“That's why it's so important that we have patients provide their own perspectives through the use of inventories that measure patient-reported outcomes. If we don't ask, we'll never know what's happening with our patients. And most importantly, we'll never know how we can intervene and improve their short-term and long-term outcomes.”
These concerns fueled the recent implementation of the AYA Patient-Reported Outcomes Task Force, a new task force co-chaired by Roth that was launched last year by the Children’s Oncology Group and funded through the National Cancer Institute’s (NCI) Childhood Cancer Data Initiative.
Bringing together experts from across the NCI’s clinical trials network, both pediatric and medical oncology, Roth said that the goal of the task force is to standardize and harmonize the patient-reported outcomes captured in AYA cancer clinical trials to try to understand what happens to patients who receive a cancer diagnosis and go through their cancer journey.
With minimal information available on how AYAs do in terms of their symptoms, toxicity in health throughout treatment, and well after treatment into survivorship, Roth said that the task force wants to better understand the similarities and differences across various cancer diagnoses and treatment approaches.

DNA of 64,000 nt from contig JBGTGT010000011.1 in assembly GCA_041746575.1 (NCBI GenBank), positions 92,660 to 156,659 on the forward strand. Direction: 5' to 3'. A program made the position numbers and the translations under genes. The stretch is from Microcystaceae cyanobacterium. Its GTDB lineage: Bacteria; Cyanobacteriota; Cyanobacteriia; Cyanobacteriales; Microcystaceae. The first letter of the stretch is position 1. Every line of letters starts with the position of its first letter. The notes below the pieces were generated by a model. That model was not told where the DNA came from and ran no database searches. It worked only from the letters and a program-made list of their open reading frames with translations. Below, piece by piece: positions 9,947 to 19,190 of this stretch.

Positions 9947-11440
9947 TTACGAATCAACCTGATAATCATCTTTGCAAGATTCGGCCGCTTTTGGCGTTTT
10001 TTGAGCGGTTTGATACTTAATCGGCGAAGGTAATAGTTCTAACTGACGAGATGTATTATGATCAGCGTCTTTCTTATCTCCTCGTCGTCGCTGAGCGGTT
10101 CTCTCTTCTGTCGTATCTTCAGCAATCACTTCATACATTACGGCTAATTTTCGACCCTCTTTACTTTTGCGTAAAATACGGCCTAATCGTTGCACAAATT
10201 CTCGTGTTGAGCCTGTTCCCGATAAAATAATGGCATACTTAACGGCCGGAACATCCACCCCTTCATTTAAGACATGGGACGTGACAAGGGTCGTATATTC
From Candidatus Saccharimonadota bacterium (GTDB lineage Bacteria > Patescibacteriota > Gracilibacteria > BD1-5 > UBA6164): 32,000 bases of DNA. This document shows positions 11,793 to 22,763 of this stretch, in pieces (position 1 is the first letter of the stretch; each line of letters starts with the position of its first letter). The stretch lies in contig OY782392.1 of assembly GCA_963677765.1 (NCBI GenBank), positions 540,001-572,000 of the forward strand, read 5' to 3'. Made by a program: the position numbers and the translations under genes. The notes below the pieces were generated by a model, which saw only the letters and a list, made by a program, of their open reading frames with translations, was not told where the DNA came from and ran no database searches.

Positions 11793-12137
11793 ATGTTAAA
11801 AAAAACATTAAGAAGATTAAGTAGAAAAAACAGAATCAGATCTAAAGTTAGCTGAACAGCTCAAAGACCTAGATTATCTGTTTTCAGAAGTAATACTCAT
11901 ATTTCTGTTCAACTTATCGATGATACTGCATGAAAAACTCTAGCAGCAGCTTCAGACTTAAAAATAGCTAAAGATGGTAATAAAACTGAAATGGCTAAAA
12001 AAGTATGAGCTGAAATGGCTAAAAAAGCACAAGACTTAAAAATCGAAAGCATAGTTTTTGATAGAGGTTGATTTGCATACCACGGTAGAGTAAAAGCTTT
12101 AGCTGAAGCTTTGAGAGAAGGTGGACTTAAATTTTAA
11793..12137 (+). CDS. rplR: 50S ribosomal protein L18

“Until we have this basic data, it's really challenging to intervene to improve patient outcomes, because we're starting from a place where we just don't understand what the trajectory of health outcomes are for this population, which we believe is at high risk for toxicity and poor long-term health-related QOL,” said Roth.
“Measuring these data through patient-reported outcomes is absolutely essential, and now's the time to start doing it so we really can understand how we can improve and maximize patients’ health and long-term QOL.”
Prioritizing Communication in Cancer Care
With increasing diversification being reported in 2020 US Census Bureau data, a report issued recently by AMN Healthcare indicated that more than 50 languages other than English were commonly used in daily encounters between patients and health care providers—spearheaded by Spanish, which was used in 74% of discussions.
Despite the linguistic and cultural needs of US patient populations, services to accommodate non–English-speaking patients, who are more likely to be immigrants and of lower socioeconomic status, have largely lagged in adoption. In fact, prior research found that more than half of patients with limited English proficiency reported lack of access to medical interpreters and translated materials.
What impact can these gaps in communication and information have on health outcomes?
Seeking to investigate social needs and their influence as mediators of social determinants of health, Abdulrahman K. Sinno, MD, director of surgical research and education at University of Miami Health System, and fellow authors conducted a prospective, survey-based cohort study of 135 female patients with gynecologic cancer, who were primarily immigrants and of lower socioeconomic status, from a public safety-net hospital in Los Angeles.